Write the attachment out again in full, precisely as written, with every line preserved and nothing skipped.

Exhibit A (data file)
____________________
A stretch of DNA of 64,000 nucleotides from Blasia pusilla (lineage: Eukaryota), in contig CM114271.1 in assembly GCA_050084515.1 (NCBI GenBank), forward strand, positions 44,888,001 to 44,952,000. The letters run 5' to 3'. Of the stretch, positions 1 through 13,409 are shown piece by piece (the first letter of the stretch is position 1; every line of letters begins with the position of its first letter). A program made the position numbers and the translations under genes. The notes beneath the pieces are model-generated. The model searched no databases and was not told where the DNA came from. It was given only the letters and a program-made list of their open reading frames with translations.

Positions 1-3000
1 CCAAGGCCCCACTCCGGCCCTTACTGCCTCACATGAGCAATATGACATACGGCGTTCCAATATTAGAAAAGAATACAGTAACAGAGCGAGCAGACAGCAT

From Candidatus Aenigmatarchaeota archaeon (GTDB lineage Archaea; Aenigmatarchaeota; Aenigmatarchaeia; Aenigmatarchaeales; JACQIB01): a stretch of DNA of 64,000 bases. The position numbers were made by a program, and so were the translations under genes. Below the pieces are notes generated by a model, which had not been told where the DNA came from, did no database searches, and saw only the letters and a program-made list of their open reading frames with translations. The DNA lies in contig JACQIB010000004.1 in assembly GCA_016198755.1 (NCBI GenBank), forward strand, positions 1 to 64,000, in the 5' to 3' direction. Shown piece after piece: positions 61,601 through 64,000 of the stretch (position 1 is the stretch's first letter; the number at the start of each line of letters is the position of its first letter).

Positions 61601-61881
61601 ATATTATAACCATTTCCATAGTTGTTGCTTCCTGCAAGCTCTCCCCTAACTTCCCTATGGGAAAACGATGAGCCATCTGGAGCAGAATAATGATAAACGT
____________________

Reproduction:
A stretch of DNA of 64,000 nucleotides from Blasia pusilla (lineage: Eukaryota), in contig CM114271.1 in assembly GCA_050084515.1 (NCBI GenBank), forward strand, positions 44,888,001 to 44,952,000. The letters run 5' to 3'. Of the stretch, positions 1 through 13,409 are shown piece by piece (the first letter of the stretch is position 1; every line of letters begins with the position of its first letter). A program made the position numbers and the translations under genes. The notes beneath the pieces are model-generated. The model searched no databases and was not told where the DNA came from. It was given only the letters and a program-made list of their open reading frames with translations.

Positions 1-3000
1 CCAAGGCCCCACTCCGGCCCTTACTGCCTCACATGAGCAATATGACATACGGCGTTCCAATATTAGAAAAGAATACAGTAACAGAGCGAGCAGACAGCAT

From Candidatus Aenigmatarchaeota archaeon (GTDB lineage Archaea; Aenigmatarchaeota; Aenigmatarchaeia; Aenigmatarchaeales; JACQIB01): a stretch of DNA of 64,000 bases. The position numbers were made by a program, and so were the translations under genes. Below the pieces are notes generated by a model, which had not been told where the DNA came from, did no database searches, and saw only the letters and a program-made list of their open reading frames with translations. The DNA lies in contig JACQIB010000004.1 in assembly GCA_016198755.1 (NCBI GenBank), forward strand, positions 1 to 64,000, in the 5' to 3' direction. Shown piece after piece: positions 61,601 through 64,000 of the stretch (position 1 is the stretch's first letter; the number at the start of each line of letters is the position of its first letter).

Positions 61601-61881
61601 ATATTATAACCATTTCCATAGTTGTTGCTTCCTGCAAGCTCTCCCCTAACTTCCCTATGGGAAAACGATGAGCCATCTGGAGCAGAATAATGATAAACGT